- Next, switch the valve to the setting marked "Pilot." You'll need to press the valve and turn it to select the setting. This step will require a bit of coordination as, at the same time, you'll need to take your electric lighter and physically light the pilot sensor.
- Hold the lighter to the pilot opening until the flame is lit and burning brightly. After it burns for about 5 minutes, press and turns the knob to the "On" position.
Next, power on the furnace to see if the heat exchanger kicks on. If it does, you're good to go. There may be an issue with the gas valve, blower motor, or heat exchanger if it doesn't.
In this case, you may need to contact an HVAC technician.
Does gas still flow when the pilot light goes out?
It depends on if the furnace's pilot knob is in the "On" or "Pilot" position. In which case, the gas will continue to flow. However, if it's in the "Off" position, the gas should not be flowing. If it does, the chances are that the thermocouple is faulty and should be replaced as soon as possible—this is a serious safety hazard.
How do you reset a gas furnace?
There are a couple of ways that you can reset a gas furnace. Some furnaces come with a reset button that you can press to reset the unit within a few seconds. However, some furnace units will retire you to turn the entire system off and reset it at the circuit breaker.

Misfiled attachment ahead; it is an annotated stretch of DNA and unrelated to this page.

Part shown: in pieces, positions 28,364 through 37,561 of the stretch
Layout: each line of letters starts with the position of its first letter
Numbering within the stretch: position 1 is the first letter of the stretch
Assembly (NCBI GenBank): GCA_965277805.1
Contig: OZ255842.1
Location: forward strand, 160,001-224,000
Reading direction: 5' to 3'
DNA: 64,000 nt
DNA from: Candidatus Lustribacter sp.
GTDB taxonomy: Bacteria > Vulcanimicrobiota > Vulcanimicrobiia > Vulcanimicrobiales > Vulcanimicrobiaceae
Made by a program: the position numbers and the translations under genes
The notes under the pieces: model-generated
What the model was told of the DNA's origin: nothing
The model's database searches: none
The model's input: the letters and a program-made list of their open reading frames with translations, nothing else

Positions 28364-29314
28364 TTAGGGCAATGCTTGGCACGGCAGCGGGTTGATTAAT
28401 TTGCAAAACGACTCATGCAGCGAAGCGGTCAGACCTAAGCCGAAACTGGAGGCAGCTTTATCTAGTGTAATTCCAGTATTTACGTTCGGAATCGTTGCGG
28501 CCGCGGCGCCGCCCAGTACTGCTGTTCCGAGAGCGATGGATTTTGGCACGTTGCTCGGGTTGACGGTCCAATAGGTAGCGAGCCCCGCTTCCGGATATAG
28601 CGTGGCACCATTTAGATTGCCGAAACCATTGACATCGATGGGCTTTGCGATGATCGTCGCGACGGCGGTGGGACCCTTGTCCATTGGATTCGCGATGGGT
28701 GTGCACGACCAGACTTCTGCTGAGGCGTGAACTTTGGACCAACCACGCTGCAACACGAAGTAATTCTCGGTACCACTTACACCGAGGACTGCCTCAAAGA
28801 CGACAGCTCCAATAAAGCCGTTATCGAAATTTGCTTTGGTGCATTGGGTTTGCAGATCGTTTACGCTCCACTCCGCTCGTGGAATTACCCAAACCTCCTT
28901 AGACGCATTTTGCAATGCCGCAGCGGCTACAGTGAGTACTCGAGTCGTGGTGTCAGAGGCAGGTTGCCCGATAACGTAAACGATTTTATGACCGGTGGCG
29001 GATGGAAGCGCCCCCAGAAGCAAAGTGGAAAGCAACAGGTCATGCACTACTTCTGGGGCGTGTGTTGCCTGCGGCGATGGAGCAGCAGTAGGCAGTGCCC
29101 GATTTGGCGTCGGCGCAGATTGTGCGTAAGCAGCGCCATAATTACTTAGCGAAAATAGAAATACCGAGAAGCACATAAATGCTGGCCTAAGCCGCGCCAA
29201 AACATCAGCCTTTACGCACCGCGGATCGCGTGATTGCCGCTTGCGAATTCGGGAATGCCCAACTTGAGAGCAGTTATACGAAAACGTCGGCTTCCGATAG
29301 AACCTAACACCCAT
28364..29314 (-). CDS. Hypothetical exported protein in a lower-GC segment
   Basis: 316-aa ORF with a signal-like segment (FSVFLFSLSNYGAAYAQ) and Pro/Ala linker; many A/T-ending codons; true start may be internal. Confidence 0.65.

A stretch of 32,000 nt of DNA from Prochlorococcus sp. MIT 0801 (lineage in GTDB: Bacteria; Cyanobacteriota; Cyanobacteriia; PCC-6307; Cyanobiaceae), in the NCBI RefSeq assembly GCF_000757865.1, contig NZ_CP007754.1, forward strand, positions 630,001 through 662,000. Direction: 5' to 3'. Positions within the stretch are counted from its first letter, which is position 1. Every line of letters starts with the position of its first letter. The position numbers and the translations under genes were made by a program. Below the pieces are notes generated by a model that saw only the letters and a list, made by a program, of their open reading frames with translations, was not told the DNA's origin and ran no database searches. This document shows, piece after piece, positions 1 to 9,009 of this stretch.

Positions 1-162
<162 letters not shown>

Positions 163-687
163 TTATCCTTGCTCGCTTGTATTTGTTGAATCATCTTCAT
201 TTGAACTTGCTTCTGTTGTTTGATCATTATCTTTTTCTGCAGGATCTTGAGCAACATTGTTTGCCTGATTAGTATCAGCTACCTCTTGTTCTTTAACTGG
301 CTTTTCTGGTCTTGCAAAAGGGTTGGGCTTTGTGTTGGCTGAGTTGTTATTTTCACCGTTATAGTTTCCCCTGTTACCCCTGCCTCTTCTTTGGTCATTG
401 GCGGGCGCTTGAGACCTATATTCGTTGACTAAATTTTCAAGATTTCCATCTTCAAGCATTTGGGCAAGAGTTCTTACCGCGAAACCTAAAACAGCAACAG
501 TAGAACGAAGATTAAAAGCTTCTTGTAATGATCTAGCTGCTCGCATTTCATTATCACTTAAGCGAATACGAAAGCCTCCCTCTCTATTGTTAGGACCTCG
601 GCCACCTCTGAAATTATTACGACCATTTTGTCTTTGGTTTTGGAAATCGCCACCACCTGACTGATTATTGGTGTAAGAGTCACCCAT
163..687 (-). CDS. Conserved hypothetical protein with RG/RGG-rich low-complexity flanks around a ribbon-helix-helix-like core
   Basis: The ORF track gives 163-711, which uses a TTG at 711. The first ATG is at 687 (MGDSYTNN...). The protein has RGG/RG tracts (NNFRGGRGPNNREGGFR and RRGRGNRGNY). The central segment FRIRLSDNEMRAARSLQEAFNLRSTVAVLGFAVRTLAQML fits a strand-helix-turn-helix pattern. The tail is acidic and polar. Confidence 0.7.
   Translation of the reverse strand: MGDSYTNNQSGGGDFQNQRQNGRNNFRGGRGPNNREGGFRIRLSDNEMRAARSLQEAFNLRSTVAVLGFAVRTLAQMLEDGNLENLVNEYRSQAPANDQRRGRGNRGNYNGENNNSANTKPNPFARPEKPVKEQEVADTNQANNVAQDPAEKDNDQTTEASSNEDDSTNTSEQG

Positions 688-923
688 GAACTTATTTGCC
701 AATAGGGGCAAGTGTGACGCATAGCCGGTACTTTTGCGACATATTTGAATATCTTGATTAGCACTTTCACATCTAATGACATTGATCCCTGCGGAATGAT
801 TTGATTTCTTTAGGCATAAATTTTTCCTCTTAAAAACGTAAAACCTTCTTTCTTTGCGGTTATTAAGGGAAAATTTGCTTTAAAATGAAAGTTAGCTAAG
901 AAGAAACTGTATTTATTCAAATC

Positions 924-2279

How much does it cost to relight a pilot light?
A pilot relight itself shouldn't be that expensive. It can range anywhere from $50 to $100 or more. The reason is that this is a relatively quick process in many cases.
However, if there are underlying issues with the furnace, the cost may be higher. This usually happens if there are repairs needed for the pilot to function correctly. Here are a few common reasons why the pilot light may go out.
The thermocouple detects the flame from the pilot to like the heat exchanger. If it's dirty or broken, the furnace will not power on to produce heat. You can replace and clean a thermocouple yourself, so this is a pretty easy fix.
Gas Supply Issues
Sometimes gas valves can become stuck or clogged with debris. In turn, this will hinder the ability of the gas to reach the pilot sensor. In turn, the pilot light won't stay lit. The valve will need to be replaced with a new one to resolve the issue.
Wrapping things Up
We hope this post has helped you understand the differences between gas furnaces with pilot lights and ones without them. Remember to always check your user's manual before attempting to light the pilot light on your own.
Before you go, be sure to check out some of our other posts: